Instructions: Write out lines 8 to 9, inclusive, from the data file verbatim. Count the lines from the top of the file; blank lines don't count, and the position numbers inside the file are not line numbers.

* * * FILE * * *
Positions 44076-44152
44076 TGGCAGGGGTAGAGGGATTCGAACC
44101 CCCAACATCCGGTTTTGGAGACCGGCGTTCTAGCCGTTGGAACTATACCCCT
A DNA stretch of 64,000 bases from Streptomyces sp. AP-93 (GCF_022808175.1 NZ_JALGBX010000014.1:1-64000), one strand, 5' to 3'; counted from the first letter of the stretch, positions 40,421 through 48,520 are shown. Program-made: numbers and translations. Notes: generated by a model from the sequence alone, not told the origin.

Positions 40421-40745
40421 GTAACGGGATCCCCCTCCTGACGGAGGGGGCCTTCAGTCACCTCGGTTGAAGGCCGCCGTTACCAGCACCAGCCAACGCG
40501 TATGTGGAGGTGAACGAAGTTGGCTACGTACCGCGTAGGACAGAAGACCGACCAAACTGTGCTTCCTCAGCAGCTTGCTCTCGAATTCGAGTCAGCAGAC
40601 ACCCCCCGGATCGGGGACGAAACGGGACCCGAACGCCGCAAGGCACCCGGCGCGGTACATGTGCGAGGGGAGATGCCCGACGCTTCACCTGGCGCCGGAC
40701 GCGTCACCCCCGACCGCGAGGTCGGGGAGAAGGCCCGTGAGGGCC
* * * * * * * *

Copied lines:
40601 ACCCCCCGGATCGGGGACGAAACGGGACCCGAACGCCGCAAGGCACCCGGCGCGGTACATGTGCGAGGGGAGATGCCCGACGCTTCACCTGGCGCCGGAC
40701 GCGTCACCCCCGACCGCGAGGTCGGGGAGAAGGCCCGTGAGGGCC